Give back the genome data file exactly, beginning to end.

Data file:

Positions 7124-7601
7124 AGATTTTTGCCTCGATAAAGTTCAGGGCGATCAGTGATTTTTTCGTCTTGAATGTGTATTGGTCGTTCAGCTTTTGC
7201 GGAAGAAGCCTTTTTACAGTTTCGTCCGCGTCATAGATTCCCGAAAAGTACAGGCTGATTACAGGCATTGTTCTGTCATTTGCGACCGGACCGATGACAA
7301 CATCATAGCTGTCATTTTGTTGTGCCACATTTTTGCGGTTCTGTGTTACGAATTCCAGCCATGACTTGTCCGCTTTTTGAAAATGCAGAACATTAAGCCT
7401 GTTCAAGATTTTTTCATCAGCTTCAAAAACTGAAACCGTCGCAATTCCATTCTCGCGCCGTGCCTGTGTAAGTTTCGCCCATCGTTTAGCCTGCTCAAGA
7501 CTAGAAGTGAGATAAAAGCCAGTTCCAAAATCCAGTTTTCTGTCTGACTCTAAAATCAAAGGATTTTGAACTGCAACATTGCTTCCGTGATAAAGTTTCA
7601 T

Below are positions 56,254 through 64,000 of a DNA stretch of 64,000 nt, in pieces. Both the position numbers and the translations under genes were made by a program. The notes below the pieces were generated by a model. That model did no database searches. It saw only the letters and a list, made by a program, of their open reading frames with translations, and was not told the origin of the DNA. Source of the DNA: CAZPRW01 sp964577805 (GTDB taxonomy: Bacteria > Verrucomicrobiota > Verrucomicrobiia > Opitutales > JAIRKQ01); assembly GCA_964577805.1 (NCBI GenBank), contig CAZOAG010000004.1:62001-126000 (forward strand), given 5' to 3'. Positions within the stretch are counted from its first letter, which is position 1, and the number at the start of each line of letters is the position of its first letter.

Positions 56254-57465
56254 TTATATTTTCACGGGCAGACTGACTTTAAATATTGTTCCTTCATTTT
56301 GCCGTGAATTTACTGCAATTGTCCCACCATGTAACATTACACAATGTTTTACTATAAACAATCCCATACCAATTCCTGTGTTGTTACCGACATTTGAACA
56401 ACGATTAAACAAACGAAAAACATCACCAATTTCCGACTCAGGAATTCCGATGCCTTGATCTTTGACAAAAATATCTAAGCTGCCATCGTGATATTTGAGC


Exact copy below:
Positions 7124-7601
7124 AGATTTTTGCCTCGATAAAGTTCAGGGCGATCAGTGATTTTTTCGTCTTGAATGTGTATTGGTCGTTCAGCTTTTGC
7201 GGAAGAAGCCTTTTTACAGTTTCGTCCGCGTCATAGATTCCCGAAAAGTACAGGCTGATTACAGGCATTGTTCTGTCATTTGCGACCGGACCGATGACAA
7301 CATCATAGCTGTCATTTTGTTGTGCCACATTTTTGCGGTTCTGTGTTACGAATTCCAGCCATGACTTGTCCGCTTTTTGAAAATGCAGAACATTAAGCCT
7401 GTTCAAGATTTTTTCATCAGCTTCAAAAACTGAAACCGTCGCAATTCCATTCTCGCGCCGTGCCTGTGTAAGTTTCGCCCATCGTTTAGCCTGCTCAAGA
7501 CTAGAAGTGAGATAAAAGCCAGTTCCAAAATCCAGTTTTCTGTCTGACTCTAAAATCAAAGGATTTTGAACTGCAACATTGCTTCCGTGATAAAGTTTCA
7601 T

Below are positions 56,254 through 64,000 of a DNA stretch of 64,000 nt, in pieces. Both the position numbers and the translations under genes were made by a program. The notes below the pieces were generated by a model. That model did no database searches. It saw only the letters and a list, made by a program, of their open reading frames with translations, and was not told the origin of the DNA. Source of the DNA: CAZPRW01 sp964577805 (GTDB taxonomy: Bacteria > Verrucomicrobiota > Verrucomicrobiia > Opitutales > JAIRKQ01); assembly GCA_964577805.1 (NCBI GenBank), contig CAZOAG010000004.1:62001-126000 (forward strand), given 5' to 3'. Positions within the stretch are counted from its first letter, which is position 1, and the number at the start of each line of letters is the position of its first letter.

Positions 56254-57465
56254 TTATATTTTCACGGGCAGACTGACTTTAAATATTGTTCCTTCATTTT
56301 GCCGTGAATTTACTGCAATTGTCCCACCATGTAACATTACACAATGTTTTACTATAAACAATCCCATACCAATTCCTGTGTTGTTACCGACATTTGAACA
56401 ACGATTAAACAAACGAAAAACATCACCAATTTCCGACTCAGGAATTCCGATGCCTTGATCTTTGACAAAAATATCTAAGCTGCCATCGTGATATTTGAGC